Pictured Above: A good apprentice has gained a standard of proficiency in the trade's fundamentals.
It’s important for the farrier school graduate and the mentor to understand the definition of the word “apprentice” before either individual enters into a working relationship.
Many farriers just want an employee, “another tool in their box,” so to speak — someone to clinch and finish or to trim 30 or 40 broodmares — and may not spend all day with the employee or work with them after-hours in the shop. If you want an employee, that’s easy. There are a lot of students who just need to make money and are happy where they are. However, hiring an employee is different than taking on an apprentice.
Webster’s Dictionary defines an apprentice as “one who is learning by practical experience under skilled workers in a trade, art or calling.”
By this definition, an apprenticeship is a mutually beneficial relationship — a supervised educational time for the student with accountability from both parties.
The mentor has a responsibility to guide and teach, preferably with an end goal in mind — such as American Farrier’s Association certification — and the apprentice has the responsibility to complete duties in a timely manner and continue to progress.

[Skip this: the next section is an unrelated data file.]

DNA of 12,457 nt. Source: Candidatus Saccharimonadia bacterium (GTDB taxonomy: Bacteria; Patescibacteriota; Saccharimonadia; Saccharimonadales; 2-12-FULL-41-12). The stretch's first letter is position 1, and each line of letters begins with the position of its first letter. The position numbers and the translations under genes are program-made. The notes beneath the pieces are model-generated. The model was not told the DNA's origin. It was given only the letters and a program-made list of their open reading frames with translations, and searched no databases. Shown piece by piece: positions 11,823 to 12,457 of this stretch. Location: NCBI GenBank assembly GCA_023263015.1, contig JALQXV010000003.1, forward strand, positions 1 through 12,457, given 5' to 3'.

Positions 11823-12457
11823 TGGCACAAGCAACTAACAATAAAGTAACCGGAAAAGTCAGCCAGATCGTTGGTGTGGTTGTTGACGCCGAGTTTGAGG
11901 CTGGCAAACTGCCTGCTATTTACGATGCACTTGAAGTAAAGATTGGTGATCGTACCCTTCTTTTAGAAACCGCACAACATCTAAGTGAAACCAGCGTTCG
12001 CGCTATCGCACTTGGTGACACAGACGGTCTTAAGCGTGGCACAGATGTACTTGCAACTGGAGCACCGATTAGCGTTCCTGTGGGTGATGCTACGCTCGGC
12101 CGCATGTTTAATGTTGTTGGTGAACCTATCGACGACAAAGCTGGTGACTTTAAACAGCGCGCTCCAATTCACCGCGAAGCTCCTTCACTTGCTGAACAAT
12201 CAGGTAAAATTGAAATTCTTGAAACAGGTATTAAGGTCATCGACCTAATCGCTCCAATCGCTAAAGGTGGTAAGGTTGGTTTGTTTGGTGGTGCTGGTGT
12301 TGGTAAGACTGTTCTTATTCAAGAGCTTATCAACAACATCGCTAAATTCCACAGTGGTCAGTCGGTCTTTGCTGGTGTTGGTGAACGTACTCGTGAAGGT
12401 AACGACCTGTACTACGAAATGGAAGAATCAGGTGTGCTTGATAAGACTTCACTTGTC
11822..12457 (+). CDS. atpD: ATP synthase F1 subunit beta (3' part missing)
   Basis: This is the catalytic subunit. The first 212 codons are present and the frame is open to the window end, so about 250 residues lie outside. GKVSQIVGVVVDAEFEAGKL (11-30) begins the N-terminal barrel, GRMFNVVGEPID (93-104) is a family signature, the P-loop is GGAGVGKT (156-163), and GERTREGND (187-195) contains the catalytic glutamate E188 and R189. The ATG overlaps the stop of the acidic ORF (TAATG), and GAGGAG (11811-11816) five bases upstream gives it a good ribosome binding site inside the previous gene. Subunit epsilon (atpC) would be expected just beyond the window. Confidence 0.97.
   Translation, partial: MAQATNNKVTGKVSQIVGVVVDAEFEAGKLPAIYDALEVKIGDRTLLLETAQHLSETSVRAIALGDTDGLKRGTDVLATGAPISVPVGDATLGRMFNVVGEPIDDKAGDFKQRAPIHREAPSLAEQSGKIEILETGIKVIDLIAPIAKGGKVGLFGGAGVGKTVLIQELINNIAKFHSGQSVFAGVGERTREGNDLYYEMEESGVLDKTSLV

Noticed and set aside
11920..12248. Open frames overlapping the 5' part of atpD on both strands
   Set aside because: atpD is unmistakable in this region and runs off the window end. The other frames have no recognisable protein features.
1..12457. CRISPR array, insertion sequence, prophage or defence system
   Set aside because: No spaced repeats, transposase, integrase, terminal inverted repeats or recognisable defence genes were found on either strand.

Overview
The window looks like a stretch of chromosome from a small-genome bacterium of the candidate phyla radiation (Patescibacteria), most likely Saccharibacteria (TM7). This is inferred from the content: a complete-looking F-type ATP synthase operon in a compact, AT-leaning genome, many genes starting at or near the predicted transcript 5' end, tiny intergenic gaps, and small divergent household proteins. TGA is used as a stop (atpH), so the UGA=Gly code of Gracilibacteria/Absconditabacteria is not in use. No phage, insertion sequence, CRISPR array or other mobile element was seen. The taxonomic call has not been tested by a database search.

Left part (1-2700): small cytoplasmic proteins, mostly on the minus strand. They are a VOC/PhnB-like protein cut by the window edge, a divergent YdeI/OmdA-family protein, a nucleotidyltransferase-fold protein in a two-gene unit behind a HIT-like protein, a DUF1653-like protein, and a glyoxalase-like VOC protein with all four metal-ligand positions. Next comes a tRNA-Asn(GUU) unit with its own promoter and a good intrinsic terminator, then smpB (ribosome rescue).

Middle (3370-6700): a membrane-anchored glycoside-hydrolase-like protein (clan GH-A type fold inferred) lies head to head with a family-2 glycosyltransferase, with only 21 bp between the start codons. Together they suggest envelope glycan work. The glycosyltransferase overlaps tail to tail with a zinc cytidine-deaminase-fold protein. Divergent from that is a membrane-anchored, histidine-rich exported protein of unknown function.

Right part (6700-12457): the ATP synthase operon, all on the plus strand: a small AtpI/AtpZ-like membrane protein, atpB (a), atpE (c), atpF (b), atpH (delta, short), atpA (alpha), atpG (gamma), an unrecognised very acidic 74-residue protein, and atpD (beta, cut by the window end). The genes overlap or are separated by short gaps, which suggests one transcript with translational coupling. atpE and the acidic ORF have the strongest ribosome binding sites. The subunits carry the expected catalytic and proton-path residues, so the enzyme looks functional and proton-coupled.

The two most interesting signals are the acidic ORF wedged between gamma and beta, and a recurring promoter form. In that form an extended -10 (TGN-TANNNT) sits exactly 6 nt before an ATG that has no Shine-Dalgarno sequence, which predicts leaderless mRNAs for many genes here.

It's important that the student doesn't leave the apprenticeship early.
The education and training of farriers should incorporate a school and an apprenticeship.
Personal integrity is often more valued by mentors than other attributes.
The apprentice needs to understand that it’s a low-paying job, but there is an educational component to it that makes the learning process more efficient and comprehensive than learning by trial and error. Trial and error has massive implications on the welfare of the horse, reputation of the individual and the trade as a whole. So, an apprenticeship has a different degree of accountability from both parties than does an employer-employee relationship.
Essentially, the apprentice will cost the mentor money at the beginning as the mentor invests his time. In turn, the apprentice will eventually earn the mentor money, or “payback,” as their skills and knowledge develop under the mentor’s tutelage. It is this synthesis of working and learning that makes an apprenticeship a mutually-beneficial relationship. The lessons learned from the mentor should complete the learning experience by helping the apprentice gain the mastery of farrier skill in the most efficient manner and ultimately prevent issues that could result in harm to the horse by learning in an unsupervised environment.